President Donald J. Trump on Wednesday announced his intent to nominate Illinois Senator Kyle McCarter as US ambassador to Kenya, citing legislator’s long history of charity ties with the East African country.
According to a White House news release, Mr McCarter would be “ambassador extraordinary and plenipotentiary of the United States of American to the Republic of Kenya.”
White House noted that McCarter “served as a field auditor, missionary and international director of Each One Feed One International, based in Lebanon, Illinois, with an office in Mukothima, (Tharaka-Nithi County)".
The charity has worked with a K-8 elementary school, helped hundreds of abandoned, abused and orphaned children, and provided a medical clinic that serves about 15,000 people a year.
The congressman took to his Twitter to welcome his nomination, saying he is ready to go back to a country he has lived and served.
“Hono (u)r to be asked to represent Pres Trump & USA in country I have lived & served,” he said.
“Look forward to closer relationship benefiting both our nations. Left legacy of hono(u)ring God, serving others & saving lives of children in Kenya.”
According to US media, Mr McCarter and his wife are conversational in Swahili, the national language of Kenya.
McCarter, who did not run for re-election, applied for the job a year ago.
According to Belleville News-Democrat, McCarter, is preparing for a confirmation hearing with the Senate's Foreign Relations Committee, which he hopes to take place within the next two to three weeks.
“We have a great love for that country and the people,” McCarter is quoted as saying .
“This is the highest of hono(u)rs to represent the United States and show the generosity of the people of the United States to a people we know well and love.”
Mr McCarter was also recommended for the position by all seven Republican members of the Illinois congressional delegation, including Mike Bost (Murphsyboro), John Shimkus (Collinsville) and Rodney Davis of Taylorville.
Mr McCarter said he isn’t worried about dealing with criticism for Trump’s alleged “shithole” comment about immigrants coming from Africa.
“No democracy is without some messiness. Every democracy has some messy parts. Sometimes to become the country you’re going to become, you go through some struggles,” McCarter is quoted by Belleville News-Democrat as saying.
“It’s no different anywhere in the world. I know the country I’m going to. And I know how generous our country is, and I think the people of Kenya do, too.”
According to his Facebook page, his father passed away on Saturday, with services pending in Oklahoma.
“It is bittersweet that I am now preparing for the funeral of my father who leaves a legacy of serving others and saving the lives of thousands of children in Kenya,” said.
The US ambassador post requires Senate confirmation.
If confirmed, Mr McCarter will replace Mr Robert Godec whose tenure in Kenya has been scolded by the opposition.
Early this year, Mr Godec called on the opposition to abandon Nasa leader Raila Odinga’s ‘swearing-in’ plan, saying the move would not augur well for Kenya’s stability.
Some Nasa MPs petitioned the US government to recall Mr Godec for what they termed as “exhibiting extreme bias” when discharging his duties.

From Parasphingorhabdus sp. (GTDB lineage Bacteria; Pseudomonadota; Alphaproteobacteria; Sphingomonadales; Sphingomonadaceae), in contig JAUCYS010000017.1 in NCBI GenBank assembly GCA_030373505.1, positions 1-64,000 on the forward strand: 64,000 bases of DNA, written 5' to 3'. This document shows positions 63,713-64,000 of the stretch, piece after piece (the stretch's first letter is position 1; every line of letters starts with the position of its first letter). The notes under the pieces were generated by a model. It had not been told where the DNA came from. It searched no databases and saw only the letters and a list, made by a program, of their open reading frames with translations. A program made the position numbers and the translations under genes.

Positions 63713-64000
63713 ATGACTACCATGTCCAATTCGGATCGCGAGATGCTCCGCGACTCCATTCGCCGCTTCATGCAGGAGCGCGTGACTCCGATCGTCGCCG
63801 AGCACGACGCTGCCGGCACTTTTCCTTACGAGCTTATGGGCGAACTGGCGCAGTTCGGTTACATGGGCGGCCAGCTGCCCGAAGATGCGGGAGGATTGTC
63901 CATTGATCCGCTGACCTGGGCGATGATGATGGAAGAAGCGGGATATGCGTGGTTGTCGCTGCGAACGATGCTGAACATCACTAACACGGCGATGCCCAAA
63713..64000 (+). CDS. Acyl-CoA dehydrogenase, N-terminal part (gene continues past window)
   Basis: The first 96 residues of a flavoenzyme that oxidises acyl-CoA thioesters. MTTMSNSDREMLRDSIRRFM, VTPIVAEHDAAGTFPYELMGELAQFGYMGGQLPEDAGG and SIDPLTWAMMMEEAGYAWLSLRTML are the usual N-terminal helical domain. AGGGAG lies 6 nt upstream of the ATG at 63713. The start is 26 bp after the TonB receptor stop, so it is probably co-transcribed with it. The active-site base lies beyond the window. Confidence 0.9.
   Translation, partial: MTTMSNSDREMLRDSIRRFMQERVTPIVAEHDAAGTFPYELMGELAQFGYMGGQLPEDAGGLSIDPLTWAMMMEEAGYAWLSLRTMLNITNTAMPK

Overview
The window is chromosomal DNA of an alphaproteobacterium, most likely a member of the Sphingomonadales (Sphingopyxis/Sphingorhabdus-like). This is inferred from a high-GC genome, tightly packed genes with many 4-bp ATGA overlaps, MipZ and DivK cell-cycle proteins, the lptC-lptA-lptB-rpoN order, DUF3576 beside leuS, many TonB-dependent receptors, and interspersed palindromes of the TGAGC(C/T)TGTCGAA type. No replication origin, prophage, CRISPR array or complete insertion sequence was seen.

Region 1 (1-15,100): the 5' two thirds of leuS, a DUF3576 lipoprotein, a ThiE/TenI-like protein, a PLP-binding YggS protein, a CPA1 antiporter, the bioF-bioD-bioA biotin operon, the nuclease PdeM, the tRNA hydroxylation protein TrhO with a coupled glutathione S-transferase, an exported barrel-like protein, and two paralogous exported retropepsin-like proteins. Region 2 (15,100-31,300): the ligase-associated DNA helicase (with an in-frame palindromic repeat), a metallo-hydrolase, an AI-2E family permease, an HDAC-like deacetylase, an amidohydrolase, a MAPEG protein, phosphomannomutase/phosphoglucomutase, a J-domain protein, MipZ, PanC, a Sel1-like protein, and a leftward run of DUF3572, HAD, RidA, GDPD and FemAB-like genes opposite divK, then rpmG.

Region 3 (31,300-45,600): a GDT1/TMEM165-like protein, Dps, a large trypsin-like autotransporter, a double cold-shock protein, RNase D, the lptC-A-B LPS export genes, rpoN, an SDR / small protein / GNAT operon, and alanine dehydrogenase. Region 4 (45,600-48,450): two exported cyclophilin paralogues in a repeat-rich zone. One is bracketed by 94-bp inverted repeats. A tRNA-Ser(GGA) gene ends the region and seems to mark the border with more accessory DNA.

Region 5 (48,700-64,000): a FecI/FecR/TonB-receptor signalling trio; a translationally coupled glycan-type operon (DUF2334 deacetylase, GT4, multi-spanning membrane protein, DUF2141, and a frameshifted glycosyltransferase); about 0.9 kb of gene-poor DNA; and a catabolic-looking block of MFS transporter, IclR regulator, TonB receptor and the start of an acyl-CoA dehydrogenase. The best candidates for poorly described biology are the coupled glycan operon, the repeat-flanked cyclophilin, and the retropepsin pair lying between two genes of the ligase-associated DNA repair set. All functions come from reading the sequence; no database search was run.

“His pretentious brokering for dialogue could not be taken seriously. He lost the moral authority to be a neutral arbiter,” Nasa said.
But Godec dismissed claims by the opposition Nasa that he is meddling in the country’s political affairs.
The State Department also defended him, saying US government “has our full confidence and support”.
A source at the US Embassy in Nairobi on Thursday denied claims that Mr Godec had been recalled.
However, he said the ambassador had already served beyond the allowable term period and is being redeployed.
Having been in Nairobi since 2012, Mr Godec is currently the longest serving US ambassador to Kenya and anywhere on earth.
He was initially Charge d'Affaires in Nairobi.
He was hired during the Democrat government of Barack Obama and was expected to be replaced when Donald Trump, a Republican, took over in 2016.
"He was asked to extend his tour of duty twice because of elections. Now it is good time to transition to another level. Mr Godec will be moving back to Washington to perform other roles," the source told the Nation, speaking on condition of anonymity.
"It is also uncertain when he will leave because the new ambassador needs approval of the Congress.
"We can confirm that the Ambassador is committed to a smooth transition."
Prior to his assignment in Nairobi, Mr Godec was the Principal Deputy Assistant Secretary for the Bureau of Counterterrorism in the Department of State.
From 2006 to 2009, he served as US Ambassador to Tunisia.
He has also served as deputy assistant secretary in the Bureau of Near Eastern Affairs and was deputy coordinator for the transition in Iraq, charged with organising the transition of policy and operational elements of the Coalition Provisional Authority and the stand-up of US Mission Iraq.
It is not the first time US is sending someone familiar with Kenya as ambassador.
Mr Scott Gration, a retired army man and who spoke fluent Kiswahili having lived here and Sudan, was nominated by Obama in 2011.
But he resigned a year later citing "differences with Washington, saying “my leadership style and certain priorities led me to believe that it is now time to leave."
A month after his resignation, an internal State Department report alleged the ambassador had lost respect of his staff, ranking last in interpersonal relations and managerial skills, and that he was largely inaccessible.
Mr Gration was also accused of not reading classified notes, and that he had redirected some $550 million in US health assistance programmes as well as use of his personal email address to conduct official government business.
Additional report by Harry Misiko.